In this book, Chesterton tells about how he fell in love with the Christian tradition, which he calls “orthodoxy,” or “the Apostles’ Creed, as understood by everybody calling himself Christian until a very short time ago and the general historic conduct of those who held such a creed” (p. 5; loc. 74).
A large portion of the book hinges on the notion of sin. To start with, sin is the reason that we must not believe in ourselves as if we were a substitute for divinity. Sin, according to Chesterton, has fallen out of vogue, so to speak, such that some people no longer talk about it as being anything real. Therefore, they must begin in a different place when talking about the moral life (or just plain old life in general). Whereas the church starts with Original Sin, the Fallen condition we find ourselves in and are pilgrimaging away from, modern, Enlightened folks eliminate sin and start with self. So Chesterton is able to identify these folks as maniacs because “[t]he madman is not the man who has lost his reason. The madman is the man who has lost everything except his reason” (11; 165). All that is left for the so-called madman is the sinless self.
In the case of the madman, Chesterton notes that Christian virtues, when removed from Christianity, become vices. We love not because God first loved us or because we feel solidarity with others but because we become greater in others’ eyes when we love others. It’s a sort of upside-down love. Virtues turned vices cause us to lose sight of our telos, or our goal: “For the old humility made a man doubtful about his efforts, which might make him work harder. But the new humility makes a man doubtful about his aims, which will make him stop working altogether” (24; 360).
This raises the question of what progress is. For Chesterton, progress is not change for changes’ sake. He writes, “If the change-worshipper wishes to estimate his own progress, he must be sternly loyal to the ideal of change; he must not begin to flirt gaily with the ideal of monotony” (27; 420). But to progress, we must look to the old way of orthodoxy.
Tradition, then, is actually the greatest of progressive democracies. “Tradition may be defined as an extension of the franchise. Tradition means giving votes to the most obscure of all classes, our ancestors. It is the democracy of the dead. Tradition refuses to submit to the small and arrogant oligarchy of those who merely happen to be walking about” (40; 604).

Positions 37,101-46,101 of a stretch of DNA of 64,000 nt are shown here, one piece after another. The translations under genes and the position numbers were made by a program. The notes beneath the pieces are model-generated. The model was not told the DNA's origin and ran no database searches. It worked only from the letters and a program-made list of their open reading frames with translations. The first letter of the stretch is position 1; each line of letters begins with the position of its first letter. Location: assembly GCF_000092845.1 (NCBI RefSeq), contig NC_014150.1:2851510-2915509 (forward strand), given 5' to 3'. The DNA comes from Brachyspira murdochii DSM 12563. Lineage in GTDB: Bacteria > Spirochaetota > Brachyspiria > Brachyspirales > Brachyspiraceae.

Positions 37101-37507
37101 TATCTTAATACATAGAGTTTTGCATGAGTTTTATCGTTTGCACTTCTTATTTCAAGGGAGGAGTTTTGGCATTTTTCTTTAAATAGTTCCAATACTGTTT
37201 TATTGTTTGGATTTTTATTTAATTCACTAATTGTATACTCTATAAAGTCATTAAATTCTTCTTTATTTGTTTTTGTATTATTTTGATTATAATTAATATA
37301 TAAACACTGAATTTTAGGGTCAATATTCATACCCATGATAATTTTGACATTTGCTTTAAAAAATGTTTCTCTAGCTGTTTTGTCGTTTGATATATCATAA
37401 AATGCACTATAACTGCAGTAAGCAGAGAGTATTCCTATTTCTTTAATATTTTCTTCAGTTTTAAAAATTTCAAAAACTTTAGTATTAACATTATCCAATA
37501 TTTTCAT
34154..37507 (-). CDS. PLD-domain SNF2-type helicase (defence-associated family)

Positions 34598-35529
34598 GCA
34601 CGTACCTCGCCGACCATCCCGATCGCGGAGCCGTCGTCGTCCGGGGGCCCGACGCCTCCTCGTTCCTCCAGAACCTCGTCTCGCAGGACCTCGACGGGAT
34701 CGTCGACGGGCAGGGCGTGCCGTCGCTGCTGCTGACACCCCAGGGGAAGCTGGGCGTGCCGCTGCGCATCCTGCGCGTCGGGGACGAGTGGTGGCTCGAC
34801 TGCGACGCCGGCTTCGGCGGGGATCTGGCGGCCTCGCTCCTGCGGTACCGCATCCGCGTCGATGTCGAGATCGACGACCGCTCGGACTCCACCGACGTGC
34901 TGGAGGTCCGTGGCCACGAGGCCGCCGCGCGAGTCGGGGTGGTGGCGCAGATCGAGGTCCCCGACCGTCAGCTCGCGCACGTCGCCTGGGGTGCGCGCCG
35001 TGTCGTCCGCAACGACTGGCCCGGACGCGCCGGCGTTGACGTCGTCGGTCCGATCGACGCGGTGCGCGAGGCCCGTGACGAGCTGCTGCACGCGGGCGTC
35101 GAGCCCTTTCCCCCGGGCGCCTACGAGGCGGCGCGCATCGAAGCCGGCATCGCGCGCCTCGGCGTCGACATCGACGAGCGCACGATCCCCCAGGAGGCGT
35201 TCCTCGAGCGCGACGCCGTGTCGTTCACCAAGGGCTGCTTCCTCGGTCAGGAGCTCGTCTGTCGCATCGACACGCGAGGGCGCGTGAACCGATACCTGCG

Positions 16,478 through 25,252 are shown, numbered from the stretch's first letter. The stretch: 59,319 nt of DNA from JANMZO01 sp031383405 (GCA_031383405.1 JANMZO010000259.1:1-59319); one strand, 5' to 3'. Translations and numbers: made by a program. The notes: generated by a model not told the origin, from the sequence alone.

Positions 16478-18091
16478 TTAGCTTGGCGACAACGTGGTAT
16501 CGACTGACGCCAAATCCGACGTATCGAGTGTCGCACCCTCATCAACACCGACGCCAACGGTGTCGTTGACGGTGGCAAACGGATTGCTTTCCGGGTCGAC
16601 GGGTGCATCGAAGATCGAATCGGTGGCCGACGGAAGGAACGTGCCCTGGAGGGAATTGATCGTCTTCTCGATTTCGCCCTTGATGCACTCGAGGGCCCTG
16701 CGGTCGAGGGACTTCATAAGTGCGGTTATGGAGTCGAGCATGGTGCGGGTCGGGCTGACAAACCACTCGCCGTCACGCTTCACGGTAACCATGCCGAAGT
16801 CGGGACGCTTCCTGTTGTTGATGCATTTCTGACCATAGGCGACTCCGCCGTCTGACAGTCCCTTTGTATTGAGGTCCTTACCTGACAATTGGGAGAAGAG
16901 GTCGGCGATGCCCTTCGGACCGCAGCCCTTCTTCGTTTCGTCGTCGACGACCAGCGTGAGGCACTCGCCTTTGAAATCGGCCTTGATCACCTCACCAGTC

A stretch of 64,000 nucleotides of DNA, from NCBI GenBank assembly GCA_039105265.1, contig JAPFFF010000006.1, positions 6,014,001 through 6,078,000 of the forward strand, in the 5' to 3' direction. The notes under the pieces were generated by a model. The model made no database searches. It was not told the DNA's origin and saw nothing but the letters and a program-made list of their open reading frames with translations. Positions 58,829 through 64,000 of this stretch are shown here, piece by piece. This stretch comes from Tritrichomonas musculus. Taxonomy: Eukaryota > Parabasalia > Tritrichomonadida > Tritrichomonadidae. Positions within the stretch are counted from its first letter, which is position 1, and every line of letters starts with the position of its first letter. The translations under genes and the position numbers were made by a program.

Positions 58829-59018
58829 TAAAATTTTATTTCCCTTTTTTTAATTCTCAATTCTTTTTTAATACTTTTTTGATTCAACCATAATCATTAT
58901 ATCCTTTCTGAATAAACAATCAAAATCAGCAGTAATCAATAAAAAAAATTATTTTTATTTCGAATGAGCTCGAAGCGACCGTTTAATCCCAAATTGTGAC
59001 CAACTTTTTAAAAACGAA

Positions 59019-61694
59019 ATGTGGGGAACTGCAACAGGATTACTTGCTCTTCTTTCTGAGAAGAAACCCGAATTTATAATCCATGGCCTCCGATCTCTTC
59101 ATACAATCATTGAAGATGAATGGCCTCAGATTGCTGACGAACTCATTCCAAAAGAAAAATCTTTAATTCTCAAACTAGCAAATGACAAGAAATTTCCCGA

That’s a helpful statement. The beauty of Christianity is that it privileges our forbearers and casts doubt on innovation. To the extent that our forbearers knew God — Father, Son, and Holy Spirit — this is a good thing.
Chesterton next addresses three critiques: that Christianity is too pessimistic/optimistic; that Christianity is too passive/violent; and that Christianity is just one religion among many. To these critiques Chesterton answers that it is unlikely that Christianity is wrong is these extreme ways. Christianity is unlikely to be wholly pessimistic or wholly optimistic, wholly passive or wholly violent. “Perhaps (in short) this extraordinary thing is really the ordinary thing; at least the normal thing, the center. Perhaps, after all, it is Christianity that is sane and all its critics that are mad — in various ways” (83; 1278).
This introduces the notion of the center, which is important for Chesterton. Christianity is not about being on the extremes; it is about being in the center. The Christian is tasked neither with total feast nor with total fast but is rather advised to feast every so often and fast every so often. Sort of, all things in moderation. This keeps the will in check so that “[o]ne can hardly think too little of one’s self. One can hardly think too much of one’s soul” (88, 1348). It’s the great “both/and” of theology. “All this simply means that the Church preferred to use its Supermen and to use its Tolstoyans” (91; 1394). The key is to be in the center, to be balanced because “[i]t was only a matter of an inch; but an inch is everything when you are balancing. The Church could not afford to swerve a hair’s breadth on some things if she was to continue her great and daring experiment of the irregular equilibrium” (93; 1429).
Next, Chesterton returns to the notion of progress, saying that it must be going towards a fixed target. Moderns are wont to change the goal of human life — perhaps happiness today, fulfillment tomorrow, and money the next day. But Chesterton says that the Christian tradition is able to progress because it has the same aim today as it did in the first century — to praise and love God and to live with God forever. “My ideal at least is fixed; for it was fixed before the foundations of the world. My vision of perfection assuredly cannot be altered; for it is called Eden” (102; 1578). Chesterton also says that progress must be composite, building upon the best of what’s gone before, and Utopia, heralding the Kingdom of God in the here-and-now. Humans are inclined to move backwards, to degenerate, but orthodoxy allows humans to progress.
Finally, the Church is presented as a living teacher, as opposed to Plato and Shakespeare, who are dead. We can uncover aspects of Truth and Love that we have never before seen each day, taught by our mother, the Church. It continues to be a truth-telling body.